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The Full Monti for the UK?

Insurance industry experts have warned that so-called 'telematics' boxes could be made compulsory in the UK. The Boston Consulting Group (BCG), who specialise in risk management and motor insurance strategy, told delegates at the recent Insurance Telematics Europe conference in London that the UK government was considering adopting 'Monti's Law' which led to the compulsory fitting of telematics boxes on all new cars sold in Italy.

Insurance industry experts have warned that so-called 'telematics' boxes could be made compulsory in the UK. The Boston Consulting Group (BCG), who specialise in risk management and motor insurance strategy, told delegates at the recent Insurance Telematics Europe conference in London that the UK government was considering adopting 'Monti's Law' which led to the compulsory fitting of telematics boxes on all new cars sold in Italy. This legislation was introduced into Italy in 2012 after being sponsored by Mario Monti, the former Italian Prime Minister. The measures were introduced in Italy as a means of combating the seemingly uncontrollable rise of fraudulent whiplash injury insurance claims.

Mr Ofir Eyal, principal management consultant at BCG, told the conference: "The transport minister is looking at this as a potential blueprint for how regulation might look in the UK." This, however, was disputed by roads safety manager, Steven Hammond, who dismissed the suggestion of an imminent move towards compulsory telematics boxes in the UK. He said: "The department continues to work with the insurance industry on the roll out of telematics products, which offer the potential to reward safe driver behaviour and penalise financially those who do not drive safely. It is up to insurers and drivers whether they use these products but we have no plans to make them compulsory."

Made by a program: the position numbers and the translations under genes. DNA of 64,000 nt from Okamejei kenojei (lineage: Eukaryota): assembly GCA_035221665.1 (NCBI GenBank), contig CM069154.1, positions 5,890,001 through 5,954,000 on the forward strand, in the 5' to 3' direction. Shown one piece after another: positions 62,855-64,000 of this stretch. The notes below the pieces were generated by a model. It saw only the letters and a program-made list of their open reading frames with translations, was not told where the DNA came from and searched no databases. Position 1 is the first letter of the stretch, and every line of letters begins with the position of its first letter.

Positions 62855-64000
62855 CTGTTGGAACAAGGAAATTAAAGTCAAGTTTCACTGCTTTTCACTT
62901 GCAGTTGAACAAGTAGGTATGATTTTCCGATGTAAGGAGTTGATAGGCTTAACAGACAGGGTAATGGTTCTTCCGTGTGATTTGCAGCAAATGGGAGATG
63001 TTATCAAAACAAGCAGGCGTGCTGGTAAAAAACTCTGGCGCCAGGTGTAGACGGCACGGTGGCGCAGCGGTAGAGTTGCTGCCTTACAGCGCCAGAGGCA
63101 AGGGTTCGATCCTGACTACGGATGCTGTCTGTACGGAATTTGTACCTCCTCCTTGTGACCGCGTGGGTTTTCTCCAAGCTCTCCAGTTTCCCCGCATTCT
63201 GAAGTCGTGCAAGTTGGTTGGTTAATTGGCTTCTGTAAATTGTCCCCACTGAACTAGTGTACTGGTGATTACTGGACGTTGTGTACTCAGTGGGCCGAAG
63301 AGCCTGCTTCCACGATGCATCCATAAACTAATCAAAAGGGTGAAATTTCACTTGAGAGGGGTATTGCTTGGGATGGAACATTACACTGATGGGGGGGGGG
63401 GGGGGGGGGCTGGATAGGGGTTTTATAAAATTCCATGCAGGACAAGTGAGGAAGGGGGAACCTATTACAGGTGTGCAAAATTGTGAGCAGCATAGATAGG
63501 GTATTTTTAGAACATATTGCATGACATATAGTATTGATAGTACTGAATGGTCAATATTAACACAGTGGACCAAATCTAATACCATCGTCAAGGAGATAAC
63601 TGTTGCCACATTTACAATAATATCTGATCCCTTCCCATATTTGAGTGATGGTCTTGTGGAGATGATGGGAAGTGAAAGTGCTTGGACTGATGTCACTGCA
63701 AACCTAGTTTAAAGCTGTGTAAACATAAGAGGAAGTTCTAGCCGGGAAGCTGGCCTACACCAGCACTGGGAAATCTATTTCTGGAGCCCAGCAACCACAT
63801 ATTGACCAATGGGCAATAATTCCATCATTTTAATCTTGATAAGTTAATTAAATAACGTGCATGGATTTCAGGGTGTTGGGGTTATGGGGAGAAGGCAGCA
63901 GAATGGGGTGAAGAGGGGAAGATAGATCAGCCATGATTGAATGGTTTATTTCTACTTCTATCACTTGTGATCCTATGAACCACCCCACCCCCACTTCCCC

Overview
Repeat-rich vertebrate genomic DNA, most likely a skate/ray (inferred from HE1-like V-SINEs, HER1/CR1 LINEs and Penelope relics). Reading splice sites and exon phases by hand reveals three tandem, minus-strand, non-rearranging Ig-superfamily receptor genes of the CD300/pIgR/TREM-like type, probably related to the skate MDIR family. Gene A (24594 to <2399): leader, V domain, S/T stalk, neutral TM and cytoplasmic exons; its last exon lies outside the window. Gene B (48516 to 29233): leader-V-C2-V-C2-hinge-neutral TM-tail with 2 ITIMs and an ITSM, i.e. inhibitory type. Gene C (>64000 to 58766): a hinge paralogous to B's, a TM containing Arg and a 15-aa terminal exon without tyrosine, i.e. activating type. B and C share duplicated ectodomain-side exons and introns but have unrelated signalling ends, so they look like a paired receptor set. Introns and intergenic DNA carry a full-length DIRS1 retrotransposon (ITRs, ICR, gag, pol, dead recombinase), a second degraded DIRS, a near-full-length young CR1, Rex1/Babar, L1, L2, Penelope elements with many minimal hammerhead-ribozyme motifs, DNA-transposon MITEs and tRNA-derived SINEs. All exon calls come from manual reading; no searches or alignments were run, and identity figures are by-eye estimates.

Italy now has the highest penetration of telematics in the EU, with around 3% of cars carrying the boxes. This contrasts with a rate of only 0.3% in the UK. Industry observers, however, are predicting that use of telematic boxes in the UK is set to increase sharply in the coming years, even if there is no legislation making them compulsory. So far in the UK, the boxes have been aimed by the insurance industry at younger drivers. A study by BCG suggests that 15% of all car insurance policies across the EU could be linked to the use of telematics boxes by 2020.

Managing director of Ptolemus Consulting Group, Frederic Bruneteau, explained the importance of the technology to insurers: "Most insurers use static or statistical criteria such as age or location to evaluate a driver's risk. Insurance telematics takes into account these criteria, but gives four new parameters – distance, time, place and driving behaviour. It is the fastest growing segment of the insurance industry." It remains to be seen how these boxes will be accepted by the UK driving public but manufacturers such as Citroen are already beginning to add them as standard to new cars like the C1 in an effort to boost sales by keeping insurance costs down for younger drivers.
 

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